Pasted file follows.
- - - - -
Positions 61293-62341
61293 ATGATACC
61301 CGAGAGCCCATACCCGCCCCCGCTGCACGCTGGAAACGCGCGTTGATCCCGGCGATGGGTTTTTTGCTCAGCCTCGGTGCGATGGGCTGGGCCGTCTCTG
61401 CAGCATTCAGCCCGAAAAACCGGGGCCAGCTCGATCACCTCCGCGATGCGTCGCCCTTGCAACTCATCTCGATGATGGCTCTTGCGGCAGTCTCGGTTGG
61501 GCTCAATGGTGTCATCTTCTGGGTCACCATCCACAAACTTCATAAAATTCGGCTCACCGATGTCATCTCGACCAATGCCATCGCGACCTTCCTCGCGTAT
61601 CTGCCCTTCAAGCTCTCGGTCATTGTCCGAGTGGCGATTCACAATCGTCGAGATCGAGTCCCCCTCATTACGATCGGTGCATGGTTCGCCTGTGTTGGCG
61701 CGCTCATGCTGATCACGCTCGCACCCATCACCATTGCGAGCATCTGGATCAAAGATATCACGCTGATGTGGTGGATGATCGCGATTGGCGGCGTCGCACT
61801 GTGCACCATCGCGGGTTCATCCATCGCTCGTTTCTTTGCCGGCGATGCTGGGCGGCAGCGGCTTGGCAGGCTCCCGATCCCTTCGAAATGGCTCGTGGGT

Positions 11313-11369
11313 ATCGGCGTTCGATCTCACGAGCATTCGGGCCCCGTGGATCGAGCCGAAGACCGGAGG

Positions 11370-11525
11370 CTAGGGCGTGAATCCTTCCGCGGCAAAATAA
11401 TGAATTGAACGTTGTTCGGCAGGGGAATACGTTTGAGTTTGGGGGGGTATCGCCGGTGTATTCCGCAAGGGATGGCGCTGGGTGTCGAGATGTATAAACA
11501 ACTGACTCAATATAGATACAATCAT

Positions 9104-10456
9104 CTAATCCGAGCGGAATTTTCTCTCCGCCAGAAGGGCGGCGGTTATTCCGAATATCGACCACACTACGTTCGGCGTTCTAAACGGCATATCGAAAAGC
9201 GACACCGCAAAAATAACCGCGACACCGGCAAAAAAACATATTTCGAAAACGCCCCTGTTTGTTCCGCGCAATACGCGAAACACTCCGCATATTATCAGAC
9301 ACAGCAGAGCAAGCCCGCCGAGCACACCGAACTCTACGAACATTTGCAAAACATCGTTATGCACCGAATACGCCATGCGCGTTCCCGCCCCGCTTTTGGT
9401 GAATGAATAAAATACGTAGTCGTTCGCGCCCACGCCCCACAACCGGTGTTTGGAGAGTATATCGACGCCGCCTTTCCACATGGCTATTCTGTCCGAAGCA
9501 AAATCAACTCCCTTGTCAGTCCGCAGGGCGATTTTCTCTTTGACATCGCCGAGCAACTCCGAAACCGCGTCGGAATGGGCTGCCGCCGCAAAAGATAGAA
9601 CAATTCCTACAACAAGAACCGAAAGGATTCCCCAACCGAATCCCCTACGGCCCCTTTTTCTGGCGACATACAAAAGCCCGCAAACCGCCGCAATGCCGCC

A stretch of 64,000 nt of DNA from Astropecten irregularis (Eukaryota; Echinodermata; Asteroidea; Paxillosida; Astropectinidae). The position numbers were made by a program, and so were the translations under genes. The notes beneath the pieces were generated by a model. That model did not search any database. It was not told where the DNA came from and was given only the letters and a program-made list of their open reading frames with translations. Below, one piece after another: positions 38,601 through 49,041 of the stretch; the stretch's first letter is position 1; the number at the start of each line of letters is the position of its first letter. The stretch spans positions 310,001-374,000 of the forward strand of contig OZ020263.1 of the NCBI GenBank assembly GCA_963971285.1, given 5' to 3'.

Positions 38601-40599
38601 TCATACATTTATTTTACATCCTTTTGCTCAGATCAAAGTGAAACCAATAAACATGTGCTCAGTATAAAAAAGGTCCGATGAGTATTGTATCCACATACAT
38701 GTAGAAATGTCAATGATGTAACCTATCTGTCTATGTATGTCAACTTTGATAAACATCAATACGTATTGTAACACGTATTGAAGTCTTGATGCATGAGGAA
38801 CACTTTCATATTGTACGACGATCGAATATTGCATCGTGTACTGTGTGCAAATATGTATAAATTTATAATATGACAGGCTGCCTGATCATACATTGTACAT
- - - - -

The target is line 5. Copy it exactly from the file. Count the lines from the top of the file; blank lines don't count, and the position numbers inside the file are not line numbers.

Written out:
61501 GCTCAATGGTGTCATCTTCTGGGTCACCATCCACAAACTTCATAAAATTCGGCTCACCGATGTCATCTCGACCAATGCCATCGCGACCTTCCTCGCGTAT